Belief:  I’m doing what the world says is goof and “right”!

Health and fitness obsessions are the norm in our society, but something like a Fit Bits could be my downfall. Even though the Whole 30 and KETO promise to bring you health and happiness, the reality for me is that dieting in that manner would slowly lead to my death over time.

Do you believe the government when they say everyone should vote for one candidate? Hell no. Why would we believe one doctor/friend/personal trainer that endorses that one “lifestyle change” or “fad diet”?

Seems simple to me now in my wise mind, but I remember the ED brain buying every food/diet trend on the market. My brain was sick. Now, I listen to myself instead of the world… everything in moderation.

Some of my favorites now: guacamole, BLT’s, pinot grigio, crab dip, fresh cherries, and pralines and cream ice cream! All of these would have been on my “bad” list pre-treatment… but now they are on my “enjoy life” list. This is healthy for me. My husband knows that if I give any one of these up to call my therapist. Healthy is relative, and there is no bad food. That is my new reality.

What it means to be sick and need help for an eating disorder:

Belief: The only people who suffer from life threatening eating disorders are women with a BMI if below X.

Truth: ANYONE who CANNOT FUNCTION PROPERLY IN SOCIETY due to THOUGHTS, BEHAVIORS, or BELIEFS needs and DESERVES help.

Can you tell I am passionate about this last one? Let me explain why.

For 16 years, I researched, looked up, and tried to find ANY textbook/WebMD definition of an eating disorder that I fit into. I even was on a heart monitor for a month, where the doctor recorded my heart dropping into the 30’s regularly at night, and I was PRAISED for being a stellar athlete.

Reality??? I was a 30-year-old teacher/mom of two that was waking up in the middle of the night to exercise just to “get my work out in” for the day. Athlete? Really?

Although my BMI was in the normal range for my height and weight, I was dying.

My heart was stopping. There is case after case of women and men just like me, normal weight or overweight even that die from eating disorder related complications because we do not “fit the mold” that society deems to be “sick”.

When will the world wake up? I almost died waiting to go to treatment because I refused to eat the month prior to going because I thought I would not fit in. I would be too big to need actual help. What a crock.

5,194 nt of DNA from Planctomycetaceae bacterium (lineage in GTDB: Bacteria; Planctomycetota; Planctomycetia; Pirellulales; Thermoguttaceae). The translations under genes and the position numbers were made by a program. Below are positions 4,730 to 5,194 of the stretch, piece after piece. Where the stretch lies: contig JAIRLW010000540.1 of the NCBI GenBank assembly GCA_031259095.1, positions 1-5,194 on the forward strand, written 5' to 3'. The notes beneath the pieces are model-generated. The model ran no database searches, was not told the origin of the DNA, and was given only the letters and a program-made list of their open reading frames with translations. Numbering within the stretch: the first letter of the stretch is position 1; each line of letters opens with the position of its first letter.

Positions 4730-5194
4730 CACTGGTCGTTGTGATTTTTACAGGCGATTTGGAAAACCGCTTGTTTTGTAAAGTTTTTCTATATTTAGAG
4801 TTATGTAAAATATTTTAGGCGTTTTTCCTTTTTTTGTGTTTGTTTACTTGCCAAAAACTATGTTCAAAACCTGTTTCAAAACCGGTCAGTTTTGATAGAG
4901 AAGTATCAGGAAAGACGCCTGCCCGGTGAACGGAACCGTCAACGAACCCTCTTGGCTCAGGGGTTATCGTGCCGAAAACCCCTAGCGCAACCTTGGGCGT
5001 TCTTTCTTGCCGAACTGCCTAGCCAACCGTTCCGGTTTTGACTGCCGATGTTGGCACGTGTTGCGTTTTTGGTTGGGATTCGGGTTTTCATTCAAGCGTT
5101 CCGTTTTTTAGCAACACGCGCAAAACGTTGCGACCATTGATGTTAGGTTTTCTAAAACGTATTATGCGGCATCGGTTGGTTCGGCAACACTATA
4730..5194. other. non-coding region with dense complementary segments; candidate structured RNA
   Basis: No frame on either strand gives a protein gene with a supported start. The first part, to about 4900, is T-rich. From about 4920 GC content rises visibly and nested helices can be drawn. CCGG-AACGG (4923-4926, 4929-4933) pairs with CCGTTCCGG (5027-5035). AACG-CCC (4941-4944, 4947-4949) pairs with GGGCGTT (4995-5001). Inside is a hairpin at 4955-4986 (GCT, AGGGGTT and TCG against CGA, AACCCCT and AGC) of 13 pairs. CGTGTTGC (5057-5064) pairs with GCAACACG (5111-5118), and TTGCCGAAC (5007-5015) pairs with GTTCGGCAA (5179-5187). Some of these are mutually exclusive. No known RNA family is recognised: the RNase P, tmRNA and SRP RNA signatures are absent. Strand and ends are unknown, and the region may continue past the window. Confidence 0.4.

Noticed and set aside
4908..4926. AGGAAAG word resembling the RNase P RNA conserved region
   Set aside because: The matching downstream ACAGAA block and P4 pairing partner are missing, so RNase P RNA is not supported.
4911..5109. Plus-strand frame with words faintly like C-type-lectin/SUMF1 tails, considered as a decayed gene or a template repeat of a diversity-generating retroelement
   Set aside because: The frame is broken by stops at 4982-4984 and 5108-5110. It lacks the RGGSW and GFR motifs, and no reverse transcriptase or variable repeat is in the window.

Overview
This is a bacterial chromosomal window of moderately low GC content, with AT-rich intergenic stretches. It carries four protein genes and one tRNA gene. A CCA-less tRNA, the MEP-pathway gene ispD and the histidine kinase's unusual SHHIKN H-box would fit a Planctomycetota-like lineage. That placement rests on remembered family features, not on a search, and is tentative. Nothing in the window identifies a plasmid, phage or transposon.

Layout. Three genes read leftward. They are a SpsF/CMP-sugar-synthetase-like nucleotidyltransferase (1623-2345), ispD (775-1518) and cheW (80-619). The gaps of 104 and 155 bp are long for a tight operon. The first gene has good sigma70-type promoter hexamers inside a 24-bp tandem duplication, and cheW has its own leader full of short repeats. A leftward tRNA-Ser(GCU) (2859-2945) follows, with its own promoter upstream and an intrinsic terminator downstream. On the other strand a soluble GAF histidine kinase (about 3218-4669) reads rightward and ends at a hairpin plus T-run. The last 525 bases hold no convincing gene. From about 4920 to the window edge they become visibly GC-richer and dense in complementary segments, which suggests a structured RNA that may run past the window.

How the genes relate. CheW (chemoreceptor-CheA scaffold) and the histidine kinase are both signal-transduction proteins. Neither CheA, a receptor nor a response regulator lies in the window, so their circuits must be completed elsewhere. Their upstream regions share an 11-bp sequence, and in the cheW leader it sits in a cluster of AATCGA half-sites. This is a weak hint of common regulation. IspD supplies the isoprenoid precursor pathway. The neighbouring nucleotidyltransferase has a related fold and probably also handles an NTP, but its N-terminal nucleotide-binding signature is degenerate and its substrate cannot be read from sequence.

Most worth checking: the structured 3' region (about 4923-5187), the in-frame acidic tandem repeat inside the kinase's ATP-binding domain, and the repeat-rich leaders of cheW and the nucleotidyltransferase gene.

It may be a blunt statement, but it needs to be said- we need to stop focusing on weight and focus on the brain. Weight is the belief. The brain is the reality.

Sadly, society glamorizes anorexia and disgraces binge eating. One is pitied and one is shamed. No one talked the people suffering with bulimia, EDNOS, chew and spit, laxatives, and any and all disorders in between. The common factor that they all share is that there are humans experiencing struggle on the other end of these diagnosis; human beings who need and deserve help. That is the reality.

Most importantly

C.S. Lewis once said,

There are far better things ahead than we have left behind.

Although these words are true, they can be hard to swallow when facing the daunting task of facing change, even if it is for the better.

The belief: I would never be able to live without my eating disorder.

The reality: I am actually living now that I have chosen to leave it behind. Now that I am living free, I get to know the true me.

And that, warriors, is a gift that we can only give ourselves.

4 Comments

  • Berenice says:

    Thank you SO MUCH Brooke for this beautiful article, which gives hope in recovery. I could relate to most of what you shared and it is relieving to read that yes! There is a way out of the ED. And yes! It is time to be our true selves 🙂
    Merci and great job for your commitment!

  • Shae says:

    I am far from an expert but from what I have learned and am still learning, this article covers so much about the many facets of eating disorders and mental health in general. It does this very well and thank you for sharing.

  • Brooke Heberling Brooke Heberling says:

    We who have suffered are all experts in our own, unique way! Xoxo thank you for the validation!